“The market is volatile right now. Hold off on spending any money until I get things sorted out. Then, you and I can talk about funding the renovation of rooms.”
“Okay, but the hotel manager isn’t going to be happy about it,” sighed Cami. As she hung up, she wondered why she felt as betrayed by Dirk as she had been by Bernard.
“Okay, Dirk,” said Cami, getting to her feet. “I think we’re done here.”
He rose and turned to go, then turned back to her. “Maybe we could have dinner sometime.”
Hysterical laughter bubbled inside her. He’d ruined her future and was asking for a date?
“Really? I don’t think so. Goodbye, Dirk.”
Later, repeating that conversation to Becca, she said, “Can you believe it?”
“Yes. Have you taken a look at yourself? Thin, but with curves any guy would go for, you’re a stunning woman with that strawberry-blond hair and dark eyes. I’d kill for your looks.”
Cami wrapped an arm around Becca. “You’re adorable. Being short isn’t bad, you know.”
“And being a little round?” Becca said with an arched eyebrow.
“Cuddly and warm. I’ve seen the looks Jonathan Knight gives you.”
Becca made a face. “Jonathan is in love with himself. Haven’t you noticed?”
The two of them looked at each other and laughed. Tall and broad-shouldered, Jonathan carried himself with confidence. His dark hair, green eyes, and strong features were undeniably attractive. His attitude, not so much.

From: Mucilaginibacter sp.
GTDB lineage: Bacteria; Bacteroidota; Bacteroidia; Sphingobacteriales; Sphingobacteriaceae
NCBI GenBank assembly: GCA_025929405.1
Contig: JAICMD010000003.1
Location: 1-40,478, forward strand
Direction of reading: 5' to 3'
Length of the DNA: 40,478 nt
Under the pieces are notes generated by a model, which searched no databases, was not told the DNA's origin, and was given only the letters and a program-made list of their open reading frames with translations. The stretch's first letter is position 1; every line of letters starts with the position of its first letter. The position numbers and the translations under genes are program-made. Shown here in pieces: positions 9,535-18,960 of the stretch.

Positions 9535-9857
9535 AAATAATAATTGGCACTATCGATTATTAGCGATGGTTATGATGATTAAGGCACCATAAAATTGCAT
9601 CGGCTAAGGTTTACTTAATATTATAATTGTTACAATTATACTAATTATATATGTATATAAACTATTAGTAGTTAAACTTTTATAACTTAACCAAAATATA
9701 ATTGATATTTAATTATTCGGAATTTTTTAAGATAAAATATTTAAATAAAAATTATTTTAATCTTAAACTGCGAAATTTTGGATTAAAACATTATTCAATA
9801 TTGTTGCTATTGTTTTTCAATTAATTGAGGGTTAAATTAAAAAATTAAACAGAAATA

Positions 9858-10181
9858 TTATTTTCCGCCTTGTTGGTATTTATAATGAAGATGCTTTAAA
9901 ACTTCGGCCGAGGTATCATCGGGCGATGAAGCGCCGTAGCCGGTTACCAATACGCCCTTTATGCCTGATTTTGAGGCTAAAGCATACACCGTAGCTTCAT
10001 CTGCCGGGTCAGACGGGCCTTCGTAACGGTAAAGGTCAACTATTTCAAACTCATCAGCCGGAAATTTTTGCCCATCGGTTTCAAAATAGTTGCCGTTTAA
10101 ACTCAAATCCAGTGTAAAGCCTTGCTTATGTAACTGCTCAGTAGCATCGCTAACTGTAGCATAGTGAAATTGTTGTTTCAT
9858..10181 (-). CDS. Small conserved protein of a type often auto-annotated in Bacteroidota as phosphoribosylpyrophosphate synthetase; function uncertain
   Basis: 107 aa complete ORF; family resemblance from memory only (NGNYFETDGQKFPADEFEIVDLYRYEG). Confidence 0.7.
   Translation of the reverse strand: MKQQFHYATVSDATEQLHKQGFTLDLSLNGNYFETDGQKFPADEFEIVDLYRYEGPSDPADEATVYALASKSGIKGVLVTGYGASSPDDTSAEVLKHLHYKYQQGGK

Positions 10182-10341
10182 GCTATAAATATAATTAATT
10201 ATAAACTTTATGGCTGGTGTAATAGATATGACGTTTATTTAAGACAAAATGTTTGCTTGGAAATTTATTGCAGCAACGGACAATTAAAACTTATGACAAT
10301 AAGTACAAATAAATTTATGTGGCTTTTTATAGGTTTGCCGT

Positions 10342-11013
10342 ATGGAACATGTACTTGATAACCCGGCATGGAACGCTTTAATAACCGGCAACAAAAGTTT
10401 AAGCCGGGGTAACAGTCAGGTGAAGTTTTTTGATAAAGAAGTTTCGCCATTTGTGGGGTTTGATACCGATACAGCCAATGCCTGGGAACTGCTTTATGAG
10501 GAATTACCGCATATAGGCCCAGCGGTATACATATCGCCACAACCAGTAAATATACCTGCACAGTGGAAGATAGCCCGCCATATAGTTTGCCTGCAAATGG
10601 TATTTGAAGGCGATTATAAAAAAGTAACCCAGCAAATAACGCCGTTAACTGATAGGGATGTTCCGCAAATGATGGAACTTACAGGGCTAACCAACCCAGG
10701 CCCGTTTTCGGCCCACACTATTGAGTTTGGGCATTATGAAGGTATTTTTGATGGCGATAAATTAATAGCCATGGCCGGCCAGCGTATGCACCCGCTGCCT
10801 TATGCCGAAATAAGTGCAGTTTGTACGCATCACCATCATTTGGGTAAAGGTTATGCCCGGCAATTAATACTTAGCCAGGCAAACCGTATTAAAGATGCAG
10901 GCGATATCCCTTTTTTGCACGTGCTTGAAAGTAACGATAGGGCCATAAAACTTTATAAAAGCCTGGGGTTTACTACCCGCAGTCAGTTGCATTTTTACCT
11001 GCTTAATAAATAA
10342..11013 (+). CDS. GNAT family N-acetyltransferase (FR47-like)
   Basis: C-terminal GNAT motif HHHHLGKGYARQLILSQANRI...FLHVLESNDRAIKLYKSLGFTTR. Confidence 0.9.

“For the time being, I’ve given up on men,” said Cami with feeling.
“Not me.” Becca grinned. “And you have to admit that Dirk Evans is one hot guy.”
“Yeah, but looks aren’t everything, Becca.” Cami recalled how handsome she’d thought Bernard was. Now, the memory of his face as he leaned down to kiss her made her stomach fill with acid.
Cami’s meeting with Jonathan went no better than her talk with Dirk.
“You can’t tell me the renovation program I’ve planned is kaput,” he groused, sitting in the office he’d assigned her. “The timing of it is perfect. Cold winter months are slow at the inn. And if we’re going to raise rates, we need to refresh the rooms.”
“I don’t have any answers yet,” Cami said. “But give me time to come up with a revised plan. Our renovations fund has been depleted and we may need to use our cash flow to get anything done.”
Jonathan’s lip curled with derision that matched his tone. “How can we do all the work I want that way? It’ll take a miracle.”
Cami held up a hand to stop him. “I’ll get back to you as soon as I can, Jonathan. That’s all I can promise right now.”
His silence screamed his anger as he stormed out of the office.
Cami watched him leave, determined to show him just who she was. A Chandler and a Lopez.